We are family! Like it or not, when you said, "I do" to your man you also said, "I do" to his mom, sister and the entire clan. Learning how to navigate those relationships and balance your own needs as newlyweds verse those of both your respective families' can be quite tricky and frankly overwhelming, particularly in the first year of marriage. With a little guidance and a lot of compromise, you can all be one big happy family though.
Splitting the holidays
His mom is dying to have you for Thanksgiving, but you've never missed a major holiday with your parents. Before you know it, it's all out war. Yikes! "It's like whoever gets you wins, and competition between your family and his ensues," explains relationship expert and author April Masini. The best way to offset jealousy and territorial in-laws, according to her, is to make a pre-emptive strike. "As a united front, come up with a plan and tell both sets of parents how you'll handle the holidays, whether it's hosting everyone yourself, switching off years or doing your own thing as a couple that first Thanksgiving."
This is a big one and an absolute must for newlyweds, especially if your families reside in the same city as you do, stresses Masini. For example, let's say you're accustomed to relatives calling before coming by, and your in-laws live by the open door policy so they just drop by whenever and don't knock because they feel that's not what family does. Well, "You may have problems acclimating to the culture clash." To clear the air, Masini recommends asking politely, but firmly, and with good nature if the family that doesn't call first would be kind enough to do so in the future. "Explain that you love seeing them and would love it even more if you had a little heads up the next time around. They may not realize this and there may be an adjustment period, however with consistency and warmth, you'll eventually get your point across," she says.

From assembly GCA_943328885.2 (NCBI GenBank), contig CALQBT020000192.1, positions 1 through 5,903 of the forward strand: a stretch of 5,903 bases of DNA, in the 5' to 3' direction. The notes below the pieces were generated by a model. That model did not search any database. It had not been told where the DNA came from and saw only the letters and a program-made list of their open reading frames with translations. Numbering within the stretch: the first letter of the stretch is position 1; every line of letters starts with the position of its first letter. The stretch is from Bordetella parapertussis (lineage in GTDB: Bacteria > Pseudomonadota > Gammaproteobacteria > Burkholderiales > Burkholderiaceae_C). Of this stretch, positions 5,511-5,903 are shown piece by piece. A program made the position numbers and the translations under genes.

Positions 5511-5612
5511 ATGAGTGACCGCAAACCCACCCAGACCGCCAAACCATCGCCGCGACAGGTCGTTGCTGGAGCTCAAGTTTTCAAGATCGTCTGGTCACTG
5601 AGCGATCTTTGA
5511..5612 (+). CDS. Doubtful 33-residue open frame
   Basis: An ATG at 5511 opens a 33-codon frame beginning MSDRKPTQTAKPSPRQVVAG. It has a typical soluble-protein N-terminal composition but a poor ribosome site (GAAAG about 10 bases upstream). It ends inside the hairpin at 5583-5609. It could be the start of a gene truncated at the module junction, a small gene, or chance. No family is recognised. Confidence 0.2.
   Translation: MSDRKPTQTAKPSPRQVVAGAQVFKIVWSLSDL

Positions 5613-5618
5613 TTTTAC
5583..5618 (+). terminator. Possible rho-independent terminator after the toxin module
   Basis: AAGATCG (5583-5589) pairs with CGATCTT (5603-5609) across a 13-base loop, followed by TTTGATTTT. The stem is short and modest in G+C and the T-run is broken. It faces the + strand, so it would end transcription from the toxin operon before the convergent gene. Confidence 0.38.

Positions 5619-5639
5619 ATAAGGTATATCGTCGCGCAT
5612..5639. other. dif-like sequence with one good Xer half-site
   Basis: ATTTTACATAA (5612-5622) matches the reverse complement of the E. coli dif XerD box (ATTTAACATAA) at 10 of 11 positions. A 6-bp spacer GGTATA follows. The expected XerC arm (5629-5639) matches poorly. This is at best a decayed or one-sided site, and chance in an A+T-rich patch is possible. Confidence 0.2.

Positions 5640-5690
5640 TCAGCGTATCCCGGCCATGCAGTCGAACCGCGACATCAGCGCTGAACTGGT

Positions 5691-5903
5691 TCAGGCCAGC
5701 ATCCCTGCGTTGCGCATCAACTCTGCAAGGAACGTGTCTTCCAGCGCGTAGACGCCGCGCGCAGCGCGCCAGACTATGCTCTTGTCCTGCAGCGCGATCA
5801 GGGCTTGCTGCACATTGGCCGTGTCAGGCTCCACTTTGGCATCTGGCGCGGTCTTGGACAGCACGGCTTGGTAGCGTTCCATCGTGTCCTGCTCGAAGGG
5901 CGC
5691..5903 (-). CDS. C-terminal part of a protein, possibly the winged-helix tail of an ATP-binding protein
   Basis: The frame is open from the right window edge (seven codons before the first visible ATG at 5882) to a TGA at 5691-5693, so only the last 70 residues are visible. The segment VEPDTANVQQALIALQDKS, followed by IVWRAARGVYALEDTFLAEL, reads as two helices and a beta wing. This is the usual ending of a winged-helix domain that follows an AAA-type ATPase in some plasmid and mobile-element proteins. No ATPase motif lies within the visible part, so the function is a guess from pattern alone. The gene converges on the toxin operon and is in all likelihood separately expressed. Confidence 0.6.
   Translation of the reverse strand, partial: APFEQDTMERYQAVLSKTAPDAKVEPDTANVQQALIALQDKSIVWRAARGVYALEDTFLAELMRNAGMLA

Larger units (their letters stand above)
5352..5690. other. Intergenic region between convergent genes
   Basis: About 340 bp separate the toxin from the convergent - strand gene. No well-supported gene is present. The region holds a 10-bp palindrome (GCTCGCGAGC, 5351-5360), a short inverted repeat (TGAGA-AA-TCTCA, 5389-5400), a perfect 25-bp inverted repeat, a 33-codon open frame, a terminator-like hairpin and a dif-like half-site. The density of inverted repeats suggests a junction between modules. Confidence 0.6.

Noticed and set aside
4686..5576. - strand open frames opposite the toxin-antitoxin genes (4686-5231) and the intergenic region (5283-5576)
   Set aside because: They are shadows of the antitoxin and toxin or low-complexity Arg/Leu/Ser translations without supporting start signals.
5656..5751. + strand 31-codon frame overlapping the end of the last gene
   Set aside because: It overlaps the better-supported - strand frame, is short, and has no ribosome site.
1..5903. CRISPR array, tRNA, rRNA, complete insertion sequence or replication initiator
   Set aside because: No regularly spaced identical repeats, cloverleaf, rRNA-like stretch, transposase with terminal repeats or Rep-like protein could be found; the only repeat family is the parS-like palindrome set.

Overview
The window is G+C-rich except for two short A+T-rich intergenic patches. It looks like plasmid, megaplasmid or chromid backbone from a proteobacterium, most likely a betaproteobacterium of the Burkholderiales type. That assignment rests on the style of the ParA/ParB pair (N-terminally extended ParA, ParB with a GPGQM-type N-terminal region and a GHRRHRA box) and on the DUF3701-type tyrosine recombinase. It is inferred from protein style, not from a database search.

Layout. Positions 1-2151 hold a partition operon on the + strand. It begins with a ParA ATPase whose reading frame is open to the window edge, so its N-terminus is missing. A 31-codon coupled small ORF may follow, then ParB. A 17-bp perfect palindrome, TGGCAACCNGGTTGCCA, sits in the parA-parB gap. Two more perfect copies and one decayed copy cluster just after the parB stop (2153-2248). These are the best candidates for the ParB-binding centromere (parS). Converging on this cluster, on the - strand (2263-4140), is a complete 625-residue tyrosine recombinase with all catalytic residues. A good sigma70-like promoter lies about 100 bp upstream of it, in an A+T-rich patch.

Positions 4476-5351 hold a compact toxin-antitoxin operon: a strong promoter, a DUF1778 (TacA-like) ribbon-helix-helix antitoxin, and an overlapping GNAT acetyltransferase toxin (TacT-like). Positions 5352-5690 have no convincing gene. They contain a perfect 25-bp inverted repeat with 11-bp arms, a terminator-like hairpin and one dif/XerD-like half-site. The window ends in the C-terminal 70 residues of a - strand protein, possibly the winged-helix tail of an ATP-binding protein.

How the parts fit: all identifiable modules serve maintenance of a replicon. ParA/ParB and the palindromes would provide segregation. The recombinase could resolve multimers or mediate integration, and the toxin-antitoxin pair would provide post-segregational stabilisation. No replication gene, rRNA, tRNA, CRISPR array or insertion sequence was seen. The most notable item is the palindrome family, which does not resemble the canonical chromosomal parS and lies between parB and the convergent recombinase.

More money, more problems...ain't that the truth! Nowadays, it's not uncommon for newlyweds to receive a large sum of money from parents for a down payment on a new home or simply as a generous wedding gift. If you're one of the lucky few, you're probably wondering what, if any, invisible strings are attached, notes Masini. "Will you have to give your in-laws a key to the house? Display their photos prominently on the mantle piece? Name your children after them?" First of all, if you have mostly pleasant dealings with your in-laws or parents who are giving you this gift, accept it, as it's great for you and makes them feel good to contribute, she points out.
On the other hand, if you suspect his parents have an ulterior motive and are using the kind gesture as a way to leverage themselves in your lives, you may want to think twice about accepting. "Discuss this with your spouse in a way that isn't insulting," advises Masini. "Be honest and direct, but don't denigrate or speak ill of his family." Even throw in some compliments so as not to offend. Most importantly though, communicate! Anticipate the downside of the gift, and discuss ways to handle what may come, she suggests. "Remember, your marriage isn't just a transition for the two of you, it's an opportunity for the entire family on both sides of the marriage to recreate relationships and improve existing ones!"